Yes, I Am Afraid


Yes, I am frightened of random acts of terror perpetrated by people who claim the mantle of Islam.

I am alarmed by what I see overseas. Including the slaughter, beheadings and targeted destruction of ancient Yazidi and Christian communities in the Middle East. Paris scared me. As did Beirut. And daily bombings in Nigeria, Iraq and Afghanistan. But because I’m like most people, I am even more frightened by what is happening around the corner.

Yes, I admit to being frightened by the radicalized version of Islam that motivated the killers in San Bernardino. I’m scared that this seems similar to what happened in Fort Hood and at the Boston Marathon Bombing.

But as a person who is Jewish, I am also frightened by white Christian men who claim the mantle of white supremacy. And who are still acknowledged to be the largest number of domestic terrorists. Growing up, I knew about the Ku Klux Klan and that its members would get me if they could. Today, the KKK is not my only source of fear. After all, white supremacists come in many different configurations. And their targets are not only the Black community. They still have no room for Jews, either.

I am also frightened by the crowds of cheering Americans – people who are excited by prospective leaders of our country who are stirring hate and trying to frighten us. Not of violent, extremist men and women who take action in the name of Islam and seek to kill us. But of all the diverse women, men and children who are Muslim. I am frightened by the speeches about keeping Muslims out of this country. And how the cheering crowds look so much like the scary films of cheering crowds in Germany in the 1930s.

I am terrified because we seem unable to remember the recent past. Hitler systematically dehumanizing Jews until it seemed like a good idea to kill them all. Taking away the right to own businesses, requiring Jews to be identifiable with yellow stars, using demonic language – and adding other groups – gays, Romas, Catholics. Why don’t more people remember how we succumbed to fear during World War II and rounded up Americans of Japanese descent – and how that legacy still haunts us? How we found others to stereotype and target with McCarthyism? Fear is an illness that has been the stimuli for some of our worst behavior toward one another. It’s an axiom that those who forget history will be doomed to repeat it. So let us not forget.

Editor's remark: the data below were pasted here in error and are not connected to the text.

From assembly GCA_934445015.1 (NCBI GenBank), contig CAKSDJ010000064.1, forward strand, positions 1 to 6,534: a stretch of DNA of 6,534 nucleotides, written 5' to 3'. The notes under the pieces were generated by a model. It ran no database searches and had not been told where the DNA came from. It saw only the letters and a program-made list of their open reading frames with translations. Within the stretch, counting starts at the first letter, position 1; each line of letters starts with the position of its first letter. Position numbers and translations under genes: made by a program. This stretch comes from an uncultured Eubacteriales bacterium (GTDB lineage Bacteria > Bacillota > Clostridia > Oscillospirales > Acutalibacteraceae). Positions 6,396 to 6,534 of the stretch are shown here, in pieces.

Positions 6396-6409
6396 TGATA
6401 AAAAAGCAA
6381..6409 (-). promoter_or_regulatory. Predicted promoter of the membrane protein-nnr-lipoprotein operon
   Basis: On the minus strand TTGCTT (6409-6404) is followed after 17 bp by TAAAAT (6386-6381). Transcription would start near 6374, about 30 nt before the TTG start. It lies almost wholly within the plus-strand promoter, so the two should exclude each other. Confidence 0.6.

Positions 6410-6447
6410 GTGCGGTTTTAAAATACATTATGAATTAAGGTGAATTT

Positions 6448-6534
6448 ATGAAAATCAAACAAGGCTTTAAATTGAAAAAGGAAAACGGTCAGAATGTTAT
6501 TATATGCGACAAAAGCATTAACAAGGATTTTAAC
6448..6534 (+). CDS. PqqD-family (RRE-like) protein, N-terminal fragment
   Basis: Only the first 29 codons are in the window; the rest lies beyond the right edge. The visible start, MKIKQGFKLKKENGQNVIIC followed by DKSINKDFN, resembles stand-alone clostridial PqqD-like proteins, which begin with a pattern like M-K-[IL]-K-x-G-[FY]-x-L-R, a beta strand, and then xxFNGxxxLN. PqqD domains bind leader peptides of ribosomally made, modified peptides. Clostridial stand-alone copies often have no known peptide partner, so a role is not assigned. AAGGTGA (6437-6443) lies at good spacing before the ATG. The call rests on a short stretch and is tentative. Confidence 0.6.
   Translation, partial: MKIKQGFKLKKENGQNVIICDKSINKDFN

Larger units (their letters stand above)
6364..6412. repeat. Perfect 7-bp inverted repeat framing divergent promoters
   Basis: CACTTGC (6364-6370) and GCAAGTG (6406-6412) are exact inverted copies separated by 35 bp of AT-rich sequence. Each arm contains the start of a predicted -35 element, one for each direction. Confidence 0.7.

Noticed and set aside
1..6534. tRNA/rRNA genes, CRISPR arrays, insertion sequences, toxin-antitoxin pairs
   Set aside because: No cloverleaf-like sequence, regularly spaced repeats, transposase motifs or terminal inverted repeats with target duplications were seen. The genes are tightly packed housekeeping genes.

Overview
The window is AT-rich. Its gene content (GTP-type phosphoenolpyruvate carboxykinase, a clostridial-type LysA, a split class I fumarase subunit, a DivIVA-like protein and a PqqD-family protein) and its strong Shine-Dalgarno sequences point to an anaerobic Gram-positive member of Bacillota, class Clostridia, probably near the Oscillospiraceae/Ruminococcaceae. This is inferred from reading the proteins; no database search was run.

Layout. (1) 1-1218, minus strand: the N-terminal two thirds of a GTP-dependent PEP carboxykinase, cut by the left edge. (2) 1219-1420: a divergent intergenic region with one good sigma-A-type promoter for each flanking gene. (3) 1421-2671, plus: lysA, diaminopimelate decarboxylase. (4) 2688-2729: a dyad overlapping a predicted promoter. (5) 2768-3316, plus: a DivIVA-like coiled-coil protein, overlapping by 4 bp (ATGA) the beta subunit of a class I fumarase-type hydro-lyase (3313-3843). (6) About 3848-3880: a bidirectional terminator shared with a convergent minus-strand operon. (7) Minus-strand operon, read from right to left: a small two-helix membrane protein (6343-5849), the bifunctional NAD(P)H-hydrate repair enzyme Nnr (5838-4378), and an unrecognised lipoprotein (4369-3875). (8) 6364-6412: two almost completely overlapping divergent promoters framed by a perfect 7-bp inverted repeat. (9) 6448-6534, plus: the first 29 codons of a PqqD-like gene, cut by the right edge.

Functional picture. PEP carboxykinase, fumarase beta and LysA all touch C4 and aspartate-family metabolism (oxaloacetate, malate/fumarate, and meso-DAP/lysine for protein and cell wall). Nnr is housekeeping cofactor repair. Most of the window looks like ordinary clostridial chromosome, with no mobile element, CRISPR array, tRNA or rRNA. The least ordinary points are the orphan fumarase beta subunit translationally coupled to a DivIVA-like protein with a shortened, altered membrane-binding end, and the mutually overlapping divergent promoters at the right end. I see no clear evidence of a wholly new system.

I know it is a human inclination to react when threatened and to want to protect ourselves and our families. Sometimes this causes people to retreat to the familiar, stay close to “our own” and push out others. But the real solution is not to somehow isolate our families nor see an enemy around every corner. If we are truly to protect those we love most, we must live in an open and integrated way with the full diversity of our humanity.

And that leads me to what frightens me most. It’s the future for my grandchildren. Not only do I want them to grow up in a world that is peaceful. But I also want them to grow up as good people. I imagine them as caring and compassionate, honoring the stranger and treating people as they wish to be treated. I want them to be people who exemplify the highest traditions not only in my religion, but across all our different ways of believing. But I’m scared. If they grow up in the world surrounded by hate and practices that dehumanize others, how can they help but become infected by those around them?

So yes, I am frightened, but courage is acting in the face of fear. I’ve named my fears and refuse to let them blind me. I will not be swayed by fear-mongering leaders and their cheering followers who seek to further divide our nation based on stereotypes. I will stand against the isolation of our Muslim neighbors and refuse to see every Muslim as a potential terrorist. I’m not going to be afraid. And neither should you.